The Morning Brief: Platinum Partners Exec Charged with Fraud

A hedge fund executive has been criminally charged in connection with a widespread fraud involving union officials in New York. Murray Huberfeld, a founder and part owner of Platinum Partners, was charged with committing wire fraud after allegedly paying a $60,000 bribe to Norman Seabrook, who has been president for more than 20 years of Correction Officers’ Benevolent Association (COBA), New York City’s largest correction officers union and the largest municipal jail union in the United States, according to the United States Attorney for the Southern District of New York and the FBI.

According to the government, in exchange for the payment Seabrook agreed to invest $20 million of COBA’s money in Platinum’s hedge funds. In late 2013, on a trip to the Dominican Republic, Seabrook told an unnamed cooperating government witness that he worked hard to invest COBA’s money and it was time that “Norman Seabrook got paid,” according to the government.

The cooperating witness is described in the announcement as having done business with Huberfeld, who was looking to diversify from Platinum’s base of high net-worth individuals to attract public and institutional investors. According to the announcement, Huberfeld planned to pay Seabrook between $100,000 and $150,000 per year, figuring it would come from a pool of profits. Seabrook and Huberfeld were each charged with one count of conspiracy to commit honest services wire fraud and one count of honest services wire fraud. Each of the two counts carries a maximum term of 20 years in prison. Platinum specializes in asset-based lending. According to a recent profile by Reuters, the firm managed $1.35 billion. Last year its two main funds were up between 9 percent and 10 percent, according to Reuters.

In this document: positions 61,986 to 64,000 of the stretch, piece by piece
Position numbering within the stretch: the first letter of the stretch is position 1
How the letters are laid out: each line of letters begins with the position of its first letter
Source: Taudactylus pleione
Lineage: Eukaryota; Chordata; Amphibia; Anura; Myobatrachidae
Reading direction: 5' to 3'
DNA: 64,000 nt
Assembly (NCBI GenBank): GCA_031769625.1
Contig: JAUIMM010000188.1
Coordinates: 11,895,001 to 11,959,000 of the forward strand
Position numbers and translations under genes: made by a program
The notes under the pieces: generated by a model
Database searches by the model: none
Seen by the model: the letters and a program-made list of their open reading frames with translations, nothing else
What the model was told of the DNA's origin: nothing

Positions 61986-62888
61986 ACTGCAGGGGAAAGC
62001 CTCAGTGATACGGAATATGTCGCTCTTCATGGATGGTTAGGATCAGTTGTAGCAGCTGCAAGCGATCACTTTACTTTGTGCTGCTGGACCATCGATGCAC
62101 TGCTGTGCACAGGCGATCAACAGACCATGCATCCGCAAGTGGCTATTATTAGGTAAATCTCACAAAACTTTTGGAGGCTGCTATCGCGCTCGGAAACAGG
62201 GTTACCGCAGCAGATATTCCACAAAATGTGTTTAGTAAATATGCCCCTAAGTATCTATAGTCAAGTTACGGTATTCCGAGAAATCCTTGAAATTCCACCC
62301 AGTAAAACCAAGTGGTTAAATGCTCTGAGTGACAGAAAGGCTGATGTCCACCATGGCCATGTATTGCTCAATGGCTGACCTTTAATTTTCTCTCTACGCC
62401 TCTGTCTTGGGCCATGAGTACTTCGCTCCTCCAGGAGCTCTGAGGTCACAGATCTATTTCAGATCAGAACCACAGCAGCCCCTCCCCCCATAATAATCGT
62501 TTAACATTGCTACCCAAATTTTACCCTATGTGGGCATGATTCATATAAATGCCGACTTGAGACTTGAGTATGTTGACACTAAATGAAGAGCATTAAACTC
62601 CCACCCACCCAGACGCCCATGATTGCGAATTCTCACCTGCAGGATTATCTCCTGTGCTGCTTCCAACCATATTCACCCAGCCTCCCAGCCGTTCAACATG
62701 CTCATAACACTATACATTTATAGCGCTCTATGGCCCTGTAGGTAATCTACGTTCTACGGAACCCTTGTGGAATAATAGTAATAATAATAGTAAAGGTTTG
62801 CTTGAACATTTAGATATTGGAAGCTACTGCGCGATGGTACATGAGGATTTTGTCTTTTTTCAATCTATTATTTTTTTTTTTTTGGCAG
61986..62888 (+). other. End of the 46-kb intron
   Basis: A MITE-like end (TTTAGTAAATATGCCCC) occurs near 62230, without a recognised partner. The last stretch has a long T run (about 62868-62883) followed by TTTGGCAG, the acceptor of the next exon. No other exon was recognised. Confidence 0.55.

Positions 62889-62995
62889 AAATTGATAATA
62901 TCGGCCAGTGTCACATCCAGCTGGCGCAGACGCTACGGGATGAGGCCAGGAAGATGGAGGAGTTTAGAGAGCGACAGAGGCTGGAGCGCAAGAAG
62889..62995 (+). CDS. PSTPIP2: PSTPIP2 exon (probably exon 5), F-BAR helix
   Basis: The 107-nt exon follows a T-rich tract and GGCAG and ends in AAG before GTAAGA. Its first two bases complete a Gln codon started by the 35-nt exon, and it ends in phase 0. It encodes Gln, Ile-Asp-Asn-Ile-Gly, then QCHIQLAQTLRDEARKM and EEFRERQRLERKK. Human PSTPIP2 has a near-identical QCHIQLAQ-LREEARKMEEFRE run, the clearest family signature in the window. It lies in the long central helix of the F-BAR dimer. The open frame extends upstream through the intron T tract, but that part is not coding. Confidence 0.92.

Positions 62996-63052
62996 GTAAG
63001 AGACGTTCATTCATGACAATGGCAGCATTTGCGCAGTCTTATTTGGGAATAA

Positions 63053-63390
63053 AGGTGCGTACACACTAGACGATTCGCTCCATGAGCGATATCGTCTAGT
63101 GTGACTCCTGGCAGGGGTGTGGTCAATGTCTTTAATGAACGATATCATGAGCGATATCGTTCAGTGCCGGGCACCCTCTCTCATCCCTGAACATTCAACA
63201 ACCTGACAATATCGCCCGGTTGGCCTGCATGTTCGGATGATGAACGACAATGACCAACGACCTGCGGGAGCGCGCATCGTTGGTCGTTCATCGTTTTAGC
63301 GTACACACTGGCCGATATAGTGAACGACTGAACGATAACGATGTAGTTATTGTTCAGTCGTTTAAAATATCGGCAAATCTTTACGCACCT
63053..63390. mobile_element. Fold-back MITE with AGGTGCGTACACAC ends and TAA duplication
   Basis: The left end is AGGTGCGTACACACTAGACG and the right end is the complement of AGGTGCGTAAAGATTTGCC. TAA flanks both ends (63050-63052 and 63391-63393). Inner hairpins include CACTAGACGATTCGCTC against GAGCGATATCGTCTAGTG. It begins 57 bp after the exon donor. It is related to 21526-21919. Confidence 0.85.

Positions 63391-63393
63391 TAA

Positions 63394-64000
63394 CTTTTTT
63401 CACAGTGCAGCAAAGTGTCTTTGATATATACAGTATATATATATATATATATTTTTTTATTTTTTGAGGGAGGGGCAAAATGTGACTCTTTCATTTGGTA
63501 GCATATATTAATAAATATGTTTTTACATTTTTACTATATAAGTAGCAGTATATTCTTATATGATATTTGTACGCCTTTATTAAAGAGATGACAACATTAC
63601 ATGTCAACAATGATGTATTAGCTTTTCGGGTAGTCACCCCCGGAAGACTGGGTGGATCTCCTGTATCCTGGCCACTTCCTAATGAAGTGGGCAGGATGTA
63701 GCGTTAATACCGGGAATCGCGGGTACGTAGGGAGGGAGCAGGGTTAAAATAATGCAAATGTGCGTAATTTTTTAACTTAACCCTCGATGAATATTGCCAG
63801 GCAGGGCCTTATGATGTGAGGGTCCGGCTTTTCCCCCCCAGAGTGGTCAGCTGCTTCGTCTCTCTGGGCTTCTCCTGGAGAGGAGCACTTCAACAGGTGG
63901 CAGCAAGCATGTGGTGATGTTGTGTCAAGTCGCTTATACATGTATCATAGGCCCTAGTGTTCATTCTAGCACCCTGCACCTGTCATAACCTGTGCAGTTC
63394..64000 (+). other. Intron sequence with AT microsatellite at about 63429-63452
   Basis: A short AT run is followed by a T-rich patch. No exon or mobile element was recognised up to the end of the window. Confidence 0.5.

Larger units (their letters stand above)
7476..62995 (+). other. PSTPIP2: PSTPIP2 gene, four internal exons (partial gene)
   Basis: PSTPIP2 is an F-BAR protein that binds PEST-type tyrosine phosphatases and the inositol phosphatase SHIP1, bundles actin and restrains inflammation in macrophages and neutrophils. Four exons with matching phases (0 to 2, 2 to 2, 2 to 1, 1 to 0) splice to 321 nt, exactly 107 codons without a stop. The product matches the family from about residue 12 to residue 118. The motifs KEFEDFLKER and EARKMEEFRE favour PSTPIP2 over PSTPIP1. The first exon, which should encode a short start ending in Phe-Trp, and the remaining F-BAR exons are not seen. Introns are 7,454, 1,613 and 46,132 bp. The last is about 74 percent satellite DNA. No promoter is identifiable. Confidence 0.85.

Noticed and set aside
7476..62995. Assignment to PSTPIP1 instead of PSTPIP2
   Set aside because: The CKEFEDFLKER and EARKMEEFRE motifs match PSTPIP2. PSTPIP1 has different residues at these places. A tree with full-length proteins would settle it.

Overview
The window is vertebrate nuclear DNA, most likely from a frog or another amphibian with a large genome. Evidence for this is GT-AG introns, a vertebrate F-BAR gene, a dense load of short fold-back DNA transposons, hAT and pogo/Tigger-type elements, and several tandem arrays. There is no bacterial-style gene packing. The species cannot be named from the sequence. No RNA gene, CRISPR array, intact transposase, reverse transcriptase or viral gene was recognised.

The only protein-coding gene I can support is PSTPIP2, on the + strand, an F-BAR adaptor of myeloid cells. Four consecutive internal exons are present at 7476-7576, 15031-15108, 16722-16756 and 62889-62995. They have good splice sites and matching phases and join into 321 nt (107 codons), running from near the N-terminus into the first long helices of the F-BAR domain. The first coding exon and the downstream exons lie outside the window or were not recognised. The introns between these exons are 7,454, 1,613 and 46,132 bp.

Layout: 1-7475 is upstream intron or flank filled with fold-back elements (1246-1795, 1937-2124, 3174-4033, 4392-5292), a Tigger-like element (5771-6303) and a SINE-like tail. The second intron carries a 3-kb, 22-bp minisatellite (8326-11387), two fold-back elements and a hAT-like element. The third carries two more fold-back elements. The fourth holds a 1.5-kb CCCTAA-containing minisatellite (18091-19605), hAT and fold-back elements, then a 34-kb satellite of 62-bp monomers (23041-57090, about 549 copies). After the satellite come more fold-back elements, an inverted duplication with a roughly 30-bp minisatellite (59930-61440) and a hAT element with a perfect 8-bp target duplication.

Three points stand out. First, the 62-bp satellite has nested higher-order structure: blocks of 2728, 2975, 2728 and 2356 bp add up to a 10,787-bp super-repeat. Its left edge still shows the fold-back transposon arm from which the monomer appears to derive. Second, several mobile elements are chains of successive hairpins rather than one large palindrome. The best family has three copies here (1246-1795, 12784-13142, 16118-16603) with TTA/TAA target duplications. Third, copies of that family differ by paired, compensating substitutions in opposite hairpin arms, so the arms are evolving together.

Maglan Capital has called on FairPoint Communications to put itself up for sale and to launch a share repurchase program in order to boost the stock price of the provider of telecommunications services. The little-known New York activist firm initially invested in the Charlotte, North Carolina company when it filed for bankruptcy in 2009.

“There is a serious discrepancy between FairPoint’s improved balance-sheet, operating performance and prospects…and its current market valuation,” Maglan, which owns 7.5 percent of the shares, says in a letter to FairPoint’s board. The investor blames the discount on the board’s “failure” to “protect and enhance shareholder value.” The stock Wednesday jumped 3.6 percent after rising more than 1 percent on Tuesday.


Stifel Nicolaus cut its price target on Valeant Pharmaceuticals International from $65 to $55 after the embattled drug maker aggressively pared its guidance for 2016. In a note to clients, the bank stresses its new 12-month target price is based on its revised sum-of-the-parts (SOTP) analysis. It explains that it applies enterprise values-to-cash flow multiples of as low as 7 times for Valeant’s “eroding generic-like businesses,” 8 times for the international business, 10 times for the company’s branded prescriptions and as high as 14 times for what it calls “a sustainable Opthalmology business.” Stifel’s valuation is also net of nearly $30 billion in debt for 2016. Shares of Valeant fell nearly 3 percent on Wednesday to close at $23.92, a new low.


BlueMountain Capital Management disclosed it owns 7 million of CF Corporation, or 11.7 percent of the a blank check company formed by executives from Blackstone and title insurer Fidelity National Financial Inc. (FNF) and which went public in late April.